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Angel and Buffy the Vampire Slayer might be part of the same universe, but their shows ended on two very different notes. Buffy outgrew Sunnydale, California, slayed the big bad, and most of her friends lived to fight another day. Anya didn’t make it out, an unfortunate casualty in the fight for humanity, but nearly everyone else did and you’d be hard-pressed to argue that she didn’t die for a righteous cause. The entire final season of Angel, however, wasn’t so black and white.
For the majority of the Angel television series, Angel did battle with the evil multi-dimensional law firm, Wolfram & Hart. Known universally for representing the very worst of the worst, Wolfram & Hart had a hand in nearly every evil pocket that ever existed, taking a cut of every act of evil committed. At the end of Season 4 of Angel, Angel investigations is coerced into taking control of the law firm (or the Los Angeles branch, at least), believing whole-heartedly that they could channel the near infinite resources offered by the firm to do good.
Instead, the once incorruptible team of heroes walked a moral tightrope for an entire season before their questionable decision started to have consequences. In what was perhaps the most shocking turn of events in the series, Winifred Burkle, an integral part of team Angel, became the host of a rather unique parasite—Illyria, an ancient god, the most feared of all the Old Ones, took Fred’s body as her vessel, destroying her soul in the process. To put it simply, Fred died an irreversible death because of decisions that were made within the walls of Wolfram & Hart.
Then began the downward spiral. In realizing the error of their ways, Angel, Gunn, Wesley, and Spike decide to sacrifice it all to stick it to Wolfram & Hart one final time. In attempting to sever the Senior Partners’ link with their world, the team kills the members of the Circle of the Black Thorn, the most powerful secret society on the planet. In so doing, Wesley is killed, and Los Angeles gets sent to hell. That’s where the show ends. It’s an ending that’s infinitely darker than that of Buffy the Vampire Slayer, and much more tragic; it’s an ending with very little to be hopeful about.
Angel: After the Fall is where it all picks up again, but this time in the form of a comic book. A few weeks back, I explored Buffy’s transition into comics, and concluded that there’s actually more creative freedom offered at the hand of a talented artist than with network television special effects. That fact is no less true here, where the entire city of Los Angeles lies in the deepest pits of hell, and armies of demons reign supreme. So while creative freedom is indeed abound, that’s not to say Angel: After the Fall follows the Buffy: Season 8 formula to a tee.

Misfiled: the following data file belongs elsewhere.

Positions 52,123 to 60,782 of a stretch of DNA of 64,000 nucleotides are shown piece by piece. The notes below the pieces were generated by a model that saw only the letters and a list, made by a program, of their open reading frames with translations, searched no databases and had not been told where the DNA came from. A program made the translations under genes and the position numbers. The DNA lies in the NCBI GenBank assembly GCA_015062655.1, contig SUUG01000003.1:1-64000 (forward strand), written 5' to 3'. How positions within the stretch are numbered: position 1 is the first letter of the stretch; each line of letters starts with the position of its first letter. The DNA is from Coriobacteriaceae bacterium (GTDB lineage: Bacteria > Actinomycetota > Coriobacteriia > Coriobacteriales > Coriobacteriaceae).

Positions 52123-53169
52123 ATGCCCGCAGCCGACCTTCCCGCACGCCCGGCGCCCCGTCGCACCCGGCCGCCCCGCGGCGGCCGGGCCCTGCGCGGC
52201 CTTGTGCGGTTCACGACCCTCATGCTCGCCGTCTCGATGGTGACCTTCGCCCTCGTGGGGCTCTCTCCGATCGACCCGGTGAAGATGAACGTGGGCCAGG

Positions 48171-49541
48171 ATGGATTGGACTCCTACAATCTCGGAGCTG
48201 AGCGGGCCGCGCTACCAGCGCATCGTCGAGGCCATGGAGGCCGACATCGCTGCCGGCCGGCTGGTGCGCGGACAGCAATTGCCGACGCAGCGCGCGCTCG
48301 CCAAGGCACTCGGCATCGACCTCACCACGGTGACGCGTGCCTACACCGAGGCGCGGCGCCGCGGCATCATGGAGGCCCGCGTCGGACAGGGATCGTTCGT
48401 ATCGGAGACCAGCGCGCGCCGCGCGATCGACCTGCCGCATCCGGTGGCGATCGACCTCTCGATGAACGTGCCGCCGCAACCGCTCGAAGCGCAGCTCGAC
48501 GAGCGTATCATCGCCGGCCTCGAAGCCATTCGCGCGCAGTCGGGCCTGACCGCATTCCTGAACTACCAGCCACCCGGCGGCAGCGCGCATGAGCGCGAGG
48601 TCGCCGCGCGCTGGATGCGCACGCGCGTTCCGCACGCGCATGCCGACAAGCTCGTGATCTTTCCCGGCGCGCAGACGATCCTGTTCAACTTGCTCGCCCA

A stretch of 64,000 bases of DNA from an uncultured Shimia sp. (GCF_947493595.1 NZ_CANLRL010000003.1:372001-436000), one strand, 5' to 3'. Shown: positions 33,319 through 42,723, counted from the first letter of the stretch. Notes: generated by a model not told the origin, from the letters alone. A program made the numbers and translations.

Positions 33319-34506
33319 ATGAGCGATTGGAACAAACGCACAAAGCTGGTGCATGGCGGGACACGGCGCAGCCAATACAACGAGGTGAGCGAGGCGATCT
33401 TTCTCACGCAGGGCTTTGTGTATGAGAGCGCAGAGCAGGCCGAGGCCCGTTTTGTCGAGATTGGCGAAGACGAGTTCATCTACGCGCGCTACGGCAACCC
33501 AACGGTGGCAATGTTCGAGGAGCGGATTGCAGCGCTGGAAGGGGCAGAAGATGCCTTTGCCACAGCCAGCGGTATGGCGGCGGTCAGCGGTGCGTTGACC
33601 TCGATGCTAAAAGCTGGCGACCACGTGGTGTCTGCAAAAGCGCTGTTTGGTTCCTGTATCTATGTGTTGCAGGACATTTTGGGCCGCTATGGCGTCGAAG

No, as I said earlier, the series finales in the two shows are simply too different, and Angel’s has a feel that’s, well, much more apocalyptic. While Buffy, Season 8 lets us see the beloved Scooby gang continue to fight the good fight, Angel’s conclusion doesn’t lend itself to that sort of continuation. Joss Whedon, undoubtedly, knew that the stories needed to progress in two very different ways. In fact, the names of the comics are quite telling. Buffy gets an eighth season. Angel, on the other hand, doesn’t get a sixth season (the show ended with season 5). No, the Angel comics are the beginning of something entirely different.
Winifred and Wesley are both dead, as I mentioned earlier. This much happens in the show itself. The comic book has some other revelations that Angel: After the Fall #1 sheds some light on. The most tragic discovery: Gunn is now a vampire. He roams around hell bound L.A. with a vampire posse, pretending to rescue imprisoned humans only to feed on them when they let their guards down. And Wesley: dead but still contractually bound by Wolfram & Hart. He appears to be helping, but Angel obviously has his doubts. With Spike and Illyria off on their own, Angel is left to save L.A. mostly by himself, sending all living people he encounters to a safe haven held down by Connor.
So does Angel: After the Fall read like the show? I’d say no, it doesn’t—not in the same way as Buffy: Season 8 does for its television counterpart. Angel Investigations has been completely dismantled. The characters we spent 4-5 seasons growing to love are gone—what’s worse is that they were first corrupted and then killed off. I don’t want this analysis to be confused with complaining. I thought the Angel finale was among one of the best conclusions to a series I’ve ever seen. But therein lies the keyword: conclusion. After the Fall is the next chapter for Angel, the almost 300-year-old vampire. Unfortunately, Wesley, Gunn, Winifred, and Cordelia didn’t make it this far, and Lorne skipped town.
In interviews, it has been admitted that if the show was green lighted for a sixth season, Whedon and company would have gone in an entirely different direction with the characters and plot. There’s even speculation that Winifred would somehow have returned and shared a body with Illyria. So unlike the Buffy route, Whedon opted to, as they say, stick a fork in Angel as we know it. Do I recommend Angel: After the Fall? Without a doubt. Plotted by Whedon, it’s as close to a continuation of the acclaimed series as we’re going to get. Just accept, in advance, that it really and truly ended with Season 5, and what follows it just what happens after the fall…